There was serious doubt at the start of the 1902-03 season about whether the Association would continue.
The deterioration in the local cricket scene was shown by the failure of the Association to hold its usual Annual General Meeting. A letter to the editor of the Mercury by "Cricketer" summed up the situation: " ... cricket has fallen like a log of wood, and it occurs to me that unless our cricket enthusiasts wake up and shake off the languid feeling which exists cricket will be a thing of the past in this district".
Eventually a belated competition did get under way (apparently organised by the previous executive committee). There was a junior competition with 12 teams including a number of entries from the coalfields region - East Greta, Mt Vincent and Belvidere - and a team from the local band called the Federal Band. However, it was later reported that "almost the whole of the matches were played irregularly".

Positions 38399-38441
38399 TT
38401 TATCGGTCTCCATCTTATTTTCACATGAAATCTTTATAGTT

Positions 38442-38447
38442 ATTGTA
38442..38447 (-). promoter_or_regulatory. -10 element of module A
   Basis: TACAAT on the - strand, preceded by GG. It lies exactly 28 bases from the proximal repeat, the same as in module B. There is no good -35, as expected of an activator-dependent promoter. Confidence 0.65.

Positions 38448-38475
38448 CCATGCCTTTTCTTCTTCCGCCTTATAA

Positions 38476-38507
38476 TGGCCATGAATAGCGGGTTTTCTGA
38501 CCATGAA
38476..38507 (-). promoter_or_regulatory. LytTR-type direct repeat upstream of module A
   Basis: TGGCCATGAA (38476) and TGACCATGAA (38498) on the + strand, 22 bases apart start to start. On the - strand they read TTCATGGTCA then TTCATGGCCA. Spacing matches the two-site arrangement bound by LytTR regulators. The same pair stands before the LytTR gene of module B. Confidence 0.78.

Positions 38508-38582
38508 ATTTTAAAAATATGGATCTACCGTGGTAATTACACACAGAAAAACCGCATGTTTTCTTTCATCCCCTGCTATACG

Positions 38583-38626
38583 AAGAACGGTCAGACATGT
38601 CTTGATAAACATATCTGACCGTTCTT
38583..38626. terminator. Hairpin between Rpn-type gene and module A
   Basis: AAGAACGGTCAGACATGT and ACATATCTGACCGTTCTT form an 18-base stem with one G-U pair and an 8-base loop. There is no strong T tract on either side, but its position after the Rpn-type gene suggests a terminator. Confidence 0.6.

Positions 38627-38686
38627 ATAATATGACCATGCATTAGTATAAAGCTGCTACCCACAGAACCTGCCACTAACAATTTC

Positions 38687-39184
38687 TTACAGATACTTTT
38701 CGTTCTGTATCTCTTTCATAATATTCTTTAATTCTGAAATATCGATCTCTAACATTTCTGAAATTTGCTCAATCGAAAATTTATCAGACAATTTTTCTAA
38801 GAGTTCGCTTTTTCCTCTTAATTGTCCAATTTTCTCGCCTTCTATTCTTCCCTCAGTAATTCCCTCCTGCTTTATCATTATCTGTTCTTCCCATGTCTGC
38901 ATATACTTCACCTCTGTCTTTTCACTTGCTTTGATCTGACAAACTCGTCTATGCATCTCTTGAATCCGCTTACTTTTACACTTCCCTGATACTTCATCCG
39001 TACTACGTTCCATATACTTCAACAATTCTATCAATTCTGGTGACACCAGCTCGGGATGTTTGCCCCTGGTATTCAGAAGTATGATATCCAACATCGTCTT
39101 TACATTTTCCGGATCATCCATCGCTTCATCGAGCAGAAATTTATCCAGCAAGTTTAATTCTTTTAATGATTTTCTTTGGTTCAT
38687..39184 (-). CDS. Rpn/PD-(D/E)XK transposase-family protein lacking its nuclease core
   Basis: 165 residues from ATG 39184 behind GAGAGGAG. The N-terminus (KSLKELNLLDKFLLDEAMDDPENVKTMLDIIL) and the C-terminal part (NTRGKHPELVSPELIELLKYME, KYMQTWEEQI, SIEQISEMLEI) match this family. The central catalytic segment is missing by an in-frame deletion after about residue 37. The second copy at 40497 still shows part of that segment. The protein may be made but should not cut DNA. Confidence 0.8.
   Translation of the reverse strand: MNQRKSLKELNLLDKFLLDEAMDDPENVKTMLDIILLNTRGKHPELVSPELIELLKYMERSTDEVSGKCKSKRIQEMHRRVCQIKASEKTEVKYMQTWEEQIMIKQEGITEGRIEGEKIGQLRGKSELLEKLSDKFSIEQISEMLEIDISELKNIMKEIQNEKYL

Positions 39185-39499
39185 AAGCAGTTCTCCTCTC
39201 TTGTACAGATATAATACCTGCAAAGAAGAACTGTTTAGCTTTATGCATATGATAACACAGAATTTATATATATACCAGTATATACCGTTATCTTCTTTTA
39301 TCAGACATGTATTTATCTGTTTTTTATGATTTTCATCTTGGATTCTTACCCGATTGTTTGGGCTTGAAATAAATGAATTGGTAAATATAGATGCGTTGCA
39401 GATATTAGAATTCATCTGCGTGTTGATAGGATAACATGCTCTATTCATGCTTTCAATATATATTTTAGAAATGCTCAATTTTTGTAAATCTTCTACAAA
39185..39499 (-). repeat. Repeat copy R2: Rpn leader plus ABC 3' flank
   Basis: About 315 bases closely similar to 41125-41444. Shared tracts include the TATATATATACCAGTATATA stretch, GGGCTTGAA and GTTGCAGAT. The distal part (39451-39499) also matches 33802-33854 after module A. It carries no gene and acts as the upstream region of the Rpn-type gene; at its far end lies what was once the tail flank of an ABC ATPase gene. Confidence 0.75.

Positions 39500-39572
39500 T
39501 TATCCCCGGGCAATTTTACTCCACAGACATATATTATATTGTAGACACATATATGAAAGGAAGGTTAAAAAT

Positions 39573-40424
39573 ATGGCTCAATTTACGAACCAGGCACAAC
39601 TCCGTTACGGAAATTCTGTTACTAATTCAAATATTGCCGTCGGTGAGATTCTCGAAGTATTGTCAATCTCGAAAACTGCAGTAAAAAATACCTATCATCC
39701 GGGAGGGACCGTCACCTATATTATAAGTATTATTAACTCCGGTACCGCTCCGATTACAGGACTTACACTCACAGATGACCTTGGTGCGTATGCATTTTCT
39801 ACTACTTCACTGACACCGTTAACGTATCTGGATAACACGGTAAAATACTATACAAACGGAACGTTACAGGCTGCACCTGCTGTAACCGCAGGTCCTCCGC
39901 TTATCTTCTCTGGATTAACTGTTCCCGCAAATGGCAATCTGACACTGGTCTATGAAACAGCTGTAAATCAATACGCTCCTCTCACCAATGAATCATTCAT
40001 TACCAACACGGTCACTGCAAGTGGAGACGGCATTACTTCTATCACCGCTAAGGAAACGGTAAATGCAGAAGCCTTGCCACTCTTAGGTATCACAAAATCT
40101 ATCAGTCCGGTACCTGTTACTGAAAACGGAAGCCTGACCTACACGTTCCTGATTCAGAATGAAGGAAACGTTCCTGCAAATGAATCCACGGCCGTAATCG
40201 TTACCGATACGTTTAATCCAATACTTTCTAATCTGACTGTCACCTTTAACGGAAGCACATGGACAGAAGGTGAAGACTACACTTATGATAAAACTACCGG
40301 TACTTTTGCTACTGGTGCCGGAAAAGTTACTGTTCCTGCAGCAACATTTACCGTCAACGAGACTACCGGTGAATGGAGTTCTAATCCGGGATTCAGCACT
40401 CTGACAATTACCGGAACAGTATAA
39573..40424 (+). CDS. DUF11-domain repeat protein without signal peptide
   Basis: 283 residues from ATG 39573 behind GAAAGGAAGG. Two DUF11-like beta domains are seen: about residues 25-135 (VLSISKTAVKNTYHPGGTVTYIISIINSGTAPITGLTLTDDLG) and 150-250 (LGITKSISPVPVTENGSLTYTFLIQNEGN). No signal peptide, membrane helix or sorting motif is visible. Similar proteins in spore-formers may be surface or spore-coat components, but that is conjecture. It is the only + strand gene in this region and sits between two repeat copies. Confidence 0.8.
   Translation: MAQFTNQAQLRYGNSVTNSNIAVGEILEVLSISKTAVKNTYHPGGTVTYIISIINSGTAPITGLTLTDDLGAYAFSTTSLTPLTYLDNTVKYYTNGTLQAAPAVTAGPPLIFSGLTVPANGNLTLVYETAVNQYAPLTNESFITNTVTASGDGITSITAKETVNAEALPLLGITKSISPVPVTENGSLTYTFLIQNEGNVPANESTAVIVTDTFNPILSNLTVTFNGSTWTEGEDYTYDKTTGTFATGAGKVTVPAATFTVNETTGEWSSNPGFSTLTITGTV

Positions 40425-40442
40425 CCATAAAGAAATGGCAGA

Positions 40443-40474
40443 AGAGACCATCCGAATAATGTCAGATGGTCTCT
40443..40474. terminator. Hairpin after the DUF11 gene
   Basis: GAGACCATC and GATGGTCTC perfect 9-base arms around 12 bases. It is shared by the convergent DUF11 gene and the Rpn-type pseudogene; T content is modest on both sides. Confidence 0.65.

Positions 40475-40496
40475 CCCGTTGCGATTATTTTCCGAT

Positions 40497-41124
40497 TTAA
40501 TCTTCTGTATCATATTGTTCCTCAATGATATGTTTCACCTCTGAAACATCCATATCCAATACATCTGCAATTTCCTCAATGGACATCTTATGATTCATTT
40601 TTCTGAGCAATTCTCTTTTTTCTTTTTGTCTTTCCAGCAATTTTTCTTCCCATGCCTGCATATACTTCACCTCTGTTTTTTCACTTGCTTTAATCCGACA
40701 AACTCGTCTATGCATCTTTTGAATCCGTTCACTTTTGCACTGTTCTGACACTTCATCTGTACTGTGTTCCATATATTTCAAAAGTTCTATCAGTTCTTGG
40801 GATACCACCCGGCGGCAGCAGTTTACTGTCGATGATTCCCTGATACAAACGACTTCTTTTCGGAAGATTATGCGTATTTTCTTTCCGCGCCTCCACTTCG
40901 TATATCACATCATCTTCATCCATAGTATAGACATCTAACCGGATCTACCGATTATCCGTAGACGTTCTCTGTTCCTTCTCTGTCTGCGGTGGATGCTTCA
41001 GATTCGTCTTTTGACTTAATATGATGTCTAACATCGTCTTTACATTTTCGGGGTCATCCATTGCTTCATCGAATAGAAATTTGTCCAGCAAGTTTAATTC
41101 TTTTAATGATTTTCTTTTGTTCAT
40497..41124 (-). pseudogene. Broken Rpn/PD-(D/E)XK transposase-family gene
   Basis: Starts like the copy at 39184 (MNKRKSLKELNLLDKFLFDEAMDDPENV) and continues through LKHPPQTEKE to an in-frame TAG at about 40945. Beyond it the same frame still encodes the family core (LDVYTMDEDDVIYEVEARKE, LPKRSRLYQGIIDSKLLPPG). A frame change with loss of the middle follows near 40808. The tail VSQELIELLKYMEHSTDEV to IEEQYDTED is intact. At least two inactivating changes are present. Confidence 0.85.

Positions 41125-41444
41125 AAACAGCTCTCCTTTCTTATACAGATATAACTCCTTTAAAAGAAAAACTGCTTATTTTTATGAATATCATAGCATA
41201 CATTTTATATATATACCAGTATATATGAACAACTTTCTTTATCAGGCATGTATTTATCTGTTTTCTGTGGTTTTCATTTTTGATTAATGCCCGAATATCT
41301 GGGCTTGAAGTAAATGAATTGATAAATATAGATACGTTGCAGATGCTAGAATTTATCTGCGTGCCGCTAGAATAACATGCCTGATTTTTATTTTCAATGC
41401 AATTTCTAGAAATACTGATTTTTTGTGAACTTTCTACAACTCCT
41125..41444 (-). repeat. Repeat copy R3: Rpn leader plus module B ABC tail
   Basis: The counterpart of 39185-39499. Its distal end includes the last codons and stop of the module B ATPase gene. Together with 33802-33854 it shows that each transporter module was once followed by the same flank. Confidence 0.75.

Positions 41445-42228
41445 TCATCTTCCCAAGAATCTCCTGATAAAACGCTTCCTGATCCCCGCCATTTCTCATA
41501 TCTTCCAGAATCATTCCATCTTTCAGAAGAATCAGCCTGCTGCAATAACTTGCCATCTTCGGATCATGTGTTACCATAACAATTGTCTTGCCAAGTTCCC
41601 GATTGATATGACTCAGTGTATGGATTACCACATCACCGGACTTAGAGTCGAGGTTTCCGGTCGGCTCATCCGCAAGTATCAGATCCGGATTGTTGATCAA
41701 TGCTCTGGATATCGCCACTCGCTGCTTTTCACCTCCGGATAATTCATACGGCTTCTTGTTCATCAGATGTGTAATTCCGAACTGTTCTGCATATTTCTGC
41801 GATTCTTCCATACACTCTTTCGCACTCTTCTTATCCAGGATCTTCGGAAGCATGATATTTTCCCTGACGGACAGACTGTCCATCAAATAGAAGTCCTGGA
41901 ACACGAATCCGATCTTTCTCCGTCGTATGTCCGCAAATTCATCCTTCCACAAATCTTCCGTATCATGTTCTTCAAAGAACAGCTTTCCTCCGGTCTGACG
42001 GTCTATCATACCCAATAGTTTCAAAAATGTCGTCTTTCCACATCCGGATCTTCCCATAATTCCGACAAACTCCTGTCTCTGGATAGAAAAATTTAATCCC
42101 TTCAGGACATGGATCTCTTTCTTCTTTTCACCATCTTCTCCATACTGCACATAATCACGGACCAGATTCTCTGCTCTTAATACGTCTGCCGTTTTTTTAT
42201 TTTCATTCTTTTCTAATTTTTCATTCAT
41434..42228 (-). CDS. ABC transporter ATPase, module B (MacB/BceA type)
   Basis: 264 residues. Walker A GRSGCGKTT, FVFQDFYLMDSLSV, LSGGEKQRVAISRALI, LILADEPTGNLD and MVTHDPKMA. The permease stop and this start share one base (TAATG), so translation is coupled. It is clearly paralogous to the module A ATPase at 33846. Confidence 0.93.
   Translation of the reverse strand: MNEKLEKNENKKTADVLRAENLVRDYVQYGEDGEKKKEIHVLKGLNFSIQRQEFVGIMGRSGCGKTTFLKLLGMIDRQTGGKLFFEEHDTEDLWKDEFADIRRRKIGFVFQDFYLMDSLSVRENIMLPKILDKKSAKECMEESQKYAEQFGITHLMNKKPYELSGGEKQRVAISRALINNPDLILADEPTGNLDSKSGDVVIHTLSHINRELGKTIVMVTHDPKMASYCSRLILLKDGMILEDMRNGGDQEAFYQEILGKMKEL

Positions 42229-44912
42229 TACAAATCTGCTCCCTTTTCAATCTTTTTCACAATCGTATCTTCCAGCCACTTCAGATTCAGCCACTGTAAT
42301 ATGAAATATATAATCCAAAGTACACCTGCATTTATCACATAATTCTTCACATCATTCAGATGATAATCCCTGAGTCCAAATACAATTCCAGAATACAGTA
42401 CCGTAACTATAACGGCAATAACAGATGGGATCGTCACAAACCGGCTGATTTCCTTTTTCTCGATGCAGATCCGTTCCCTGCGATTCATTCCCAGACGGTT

The senior competition was abandoned "owing to the lack of interest shown by cricketers". Former senior players were allowed to play in the junior competition, though this caused some dissension. Frustrated by the lack of senior competition, the Albion Club applied to the Newcastle DCA for permission to play in their competition but the application was rejected. Almost like an inauspicious sign of what lay ahead, the Albion Club's horse "so kindly lent to the Club by Mr Rourke" to be used by the caretaker to look after the wicket and ground, died during the winter.